There are no prizes for guessing the identity of the lady in the pearlware figure above. Her cornucopia reveals that she is Ceres, goddess of agriculture and plenty. But look again, and you will notice an unusual detail, other than the pretty base. Have you found it? It's the tiny animal (a lion?) peeping out from beneath her skirt.
Small Staffordshire pottery figures of Ceres are usually around six inches in height, and they were mainly made in the late eighteenth century and just into the post-1800 period. They tend to look like the example below, made by Neale/Wilson around 1785, and they do not include a small animal.
Excavated shards link the model-with-animal to William Greatbach's pot bank in the 1775-1782 period. The shards are decorated with colored glazes, so presumable the figure would have looked like the one below, which is currently on eBay. Again, that little beastie peeps out from beneath Ceres's skirt.
This model may have neither originated with Greatbach nor ended with him, for molds changed hands routinely in the Potteries then. I was intrigued to see the small figure of Ceres below in a private collection. She is the only other enamel-painted figure I have recorded from the same molds as the figure at the top of this page. This time the beastie really looks like a lion. Love Ceres's eye makeup!
Last month, I commented on how pleasing the detail in figures can be, and detail can be found on even quite huge figures. The potter of this large lion in Martyn Edgell's stock was very determined that the beast should have great big ear holes but, more appealing is the motif of putti with a lion in relief beneath the animal's belly.
A putto atop a lion’s back occurs in classical imagery dating back to Roman times. It conveys the theme of the power of love, or “love Conquers All” (“Omnia Vincit Amor” from Virgil’s Eclogue). This same scene appears on a Wedgwood jasper plaque in the Buten Collection, which was modeled in 1776 after a carved gem. And it appears on a plaque in my collection.
Another large figure with an interesting detail coming to auction soon is the lady below. Any idea who she is?
The devil is in again in the detail, for the lamp holds the clue to her identity. She portrays the Wise Virgin, as in the Parable of the Ten Virgins (Matthew 25: 1–13), also known as the Parable of the Wise and Foolish Virgins. This parable tells of ten virgins awaiting the coming of a bridegroom. Each carries an oil torch. The five wise virgins have sufficient oil for their lamps, but the five foolish virgins have not. Because the foolish virgins have to seek more oil, they are not present when the bridegroom arrives. They miss their big opportunity!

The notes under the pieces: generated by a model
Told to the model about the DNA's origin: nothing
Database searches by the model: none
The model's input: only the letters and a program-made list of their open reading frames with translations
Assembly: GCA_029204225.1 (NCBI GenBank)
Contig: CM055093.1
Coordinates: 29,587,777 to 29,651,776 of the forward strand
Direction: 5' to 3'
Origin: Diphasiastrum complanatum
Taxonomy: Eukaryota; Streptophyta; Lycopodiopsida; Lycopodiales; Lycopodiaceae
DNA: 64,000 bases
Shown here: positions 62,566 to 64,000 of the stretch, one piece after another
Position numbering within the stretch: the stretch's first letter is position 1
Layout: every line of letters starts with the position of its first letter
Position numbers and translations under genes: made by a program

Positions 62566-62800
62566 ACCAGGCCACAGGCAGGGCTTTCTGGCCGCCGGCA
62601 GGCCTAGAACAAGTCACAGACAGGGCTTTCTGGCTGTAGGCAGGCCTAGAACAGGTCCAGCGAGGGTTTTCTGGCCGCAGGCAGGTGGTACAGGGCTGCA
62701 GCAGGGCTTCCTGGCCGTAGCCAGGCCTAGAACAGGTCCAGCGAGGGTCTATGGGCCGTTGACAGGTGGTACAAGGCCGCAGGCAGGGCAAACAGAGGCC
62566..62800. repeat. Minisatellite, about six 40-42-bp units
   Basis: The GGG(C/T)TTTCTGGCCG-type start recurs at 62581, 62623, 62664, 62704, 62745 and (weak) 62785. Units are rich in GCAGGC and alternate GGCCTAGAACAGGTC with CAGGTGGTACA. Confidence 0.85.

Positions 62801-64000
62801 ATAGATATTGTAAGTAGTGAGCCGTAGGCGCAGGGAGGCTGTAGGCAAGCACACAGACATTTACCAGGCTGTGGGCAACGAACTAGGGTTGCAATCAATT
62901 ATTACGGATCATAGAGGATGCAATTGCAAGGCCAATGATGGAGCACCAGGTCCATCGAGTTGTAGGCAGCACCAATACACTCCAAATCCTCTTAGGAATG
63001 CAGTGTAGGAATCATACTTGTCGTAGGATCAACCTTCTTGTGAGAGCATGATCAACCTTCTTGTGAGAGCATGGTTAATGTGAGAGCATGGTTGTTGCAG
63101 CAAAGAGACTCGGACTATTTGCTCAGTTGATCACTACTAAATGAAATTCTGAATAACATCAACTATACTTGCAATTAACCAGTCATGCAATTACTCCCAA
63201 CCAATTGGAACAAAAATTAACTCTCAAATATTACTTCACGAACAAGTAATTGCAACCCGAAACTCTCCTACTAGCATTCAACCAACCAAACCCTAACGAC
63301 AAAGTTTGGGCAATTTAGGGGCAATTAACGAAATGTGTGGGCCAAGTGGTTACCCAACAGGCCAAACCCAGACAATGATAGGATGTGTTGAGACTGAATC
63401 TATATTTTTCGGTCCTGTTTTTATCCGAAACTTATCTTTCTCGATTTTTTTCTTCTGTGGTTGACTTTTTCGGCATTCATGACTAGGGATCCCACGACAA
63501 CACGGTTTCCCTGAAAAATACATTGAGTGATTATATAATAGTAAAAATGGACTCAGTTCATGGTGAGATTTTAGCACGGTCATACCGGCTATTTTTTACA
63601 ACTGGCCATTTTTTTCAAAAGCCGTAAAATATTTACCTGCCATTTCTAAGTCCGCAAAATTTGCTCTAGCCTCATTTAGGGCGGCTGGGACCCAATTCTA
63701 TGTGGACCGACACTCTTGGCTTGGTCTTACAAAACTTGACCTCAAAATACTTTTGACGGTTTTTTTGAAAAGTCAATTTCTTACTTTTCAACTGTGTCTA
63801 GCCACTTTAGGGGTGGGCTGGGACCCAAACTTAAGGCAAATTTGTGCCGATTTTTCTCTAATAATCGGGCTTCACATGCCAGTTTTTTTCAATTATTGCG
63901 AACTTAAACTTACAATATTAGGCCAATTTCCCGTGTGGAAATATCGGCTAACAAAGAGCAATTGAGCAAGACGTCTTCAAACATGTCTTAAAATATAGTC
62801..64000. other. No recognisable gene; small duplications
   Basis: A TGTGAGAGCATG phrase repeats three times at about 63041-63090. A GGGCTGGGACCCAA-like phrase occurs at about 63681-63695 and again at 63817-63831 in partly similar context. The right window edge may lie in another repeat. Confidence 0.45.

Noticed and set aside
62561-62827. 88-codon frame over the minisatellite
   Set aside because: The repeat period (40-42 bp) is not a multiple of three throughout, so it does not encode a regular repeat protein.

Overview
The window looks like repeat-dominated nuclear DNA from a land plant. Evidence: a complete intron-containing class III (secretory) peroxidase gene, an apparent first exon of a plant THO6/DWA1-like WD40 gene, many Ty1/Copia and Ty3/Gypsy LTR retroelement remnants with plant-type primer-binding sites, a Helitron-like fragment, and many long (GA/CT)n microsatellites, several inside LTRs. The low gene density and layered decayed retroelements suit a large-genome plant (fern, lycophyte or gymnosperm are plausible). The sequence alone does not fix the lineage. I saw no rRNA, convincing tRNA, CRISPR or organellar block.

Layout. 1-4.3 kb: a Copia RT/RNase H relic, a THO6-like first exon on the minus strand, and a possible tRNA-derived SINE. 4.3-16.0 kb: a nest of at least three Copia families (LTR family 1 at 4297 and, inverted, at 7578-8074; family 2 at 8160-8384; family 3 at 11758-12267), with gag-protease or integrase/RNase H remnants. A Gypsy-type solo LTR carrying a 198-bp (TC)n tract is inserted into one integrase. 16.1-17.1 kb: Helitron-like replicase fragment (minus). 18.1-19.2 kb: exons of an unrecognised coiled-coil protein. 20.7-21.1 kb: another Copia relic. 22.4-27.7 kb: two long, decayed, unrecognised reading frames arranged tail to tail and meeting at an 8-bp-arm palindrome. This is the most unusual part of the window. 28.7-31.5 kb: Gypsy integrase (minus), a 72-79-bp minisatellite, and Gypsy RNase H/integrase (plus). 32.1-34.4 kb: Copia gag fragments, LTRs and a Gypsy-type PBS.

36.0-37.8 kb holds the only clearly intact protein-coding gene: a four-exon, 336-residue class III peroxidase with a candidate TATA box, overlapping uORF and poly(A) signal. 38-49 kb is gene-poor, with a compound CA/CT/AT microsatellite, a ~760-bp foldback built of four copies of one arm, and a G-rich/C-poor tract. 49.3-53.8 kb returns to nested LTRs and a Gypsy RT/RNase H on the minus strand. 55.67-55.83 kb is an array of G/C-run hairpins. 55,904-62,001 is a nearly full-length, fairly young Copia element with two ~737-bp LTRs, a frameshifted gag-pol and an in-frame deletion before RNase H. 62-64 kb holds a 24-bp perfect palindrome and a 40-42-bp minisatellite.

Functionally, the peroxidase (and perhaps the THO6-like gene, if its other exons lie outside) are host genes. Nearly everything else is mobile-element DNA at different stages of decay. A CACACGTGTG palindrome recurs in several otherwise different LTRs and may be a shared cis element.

The Wise Virgin has been represented in imagery for centuries holding her oil light, as does the Staffordshire figure. (A figure portraying the Foolish Virgin has not yet been documented.) Of course, that outstretched arm is just asking to be snapped off, which is why I have yet to see a Wise Virgin with an intact arm in a private collection or in a dealer's stock. I know of only two intact examples, both in museum collections, and they can be seen is Staffordshire Figures 1780-1840, Vol. 2. For completeness, note that in this case the ewer that should be present in the lady's other hand is missing.
Missing details are so frustrating! A few months back I was intrigued to see a hitherto unrecorded figure on eBay. The flower on the base is an Enoch Wood/Wood & Caldwell feature, so I know which pot bank made her...but what did this lovely lass once hold in her arms? The details that would pinpoint her identity have long since been lost.
I have since seen a similar figure with her arms restored to hold a musical instrument of sorts. A botched job if ever there was one! If the world can drool over the armless Venus de Milo, why do we collectors demand perfection?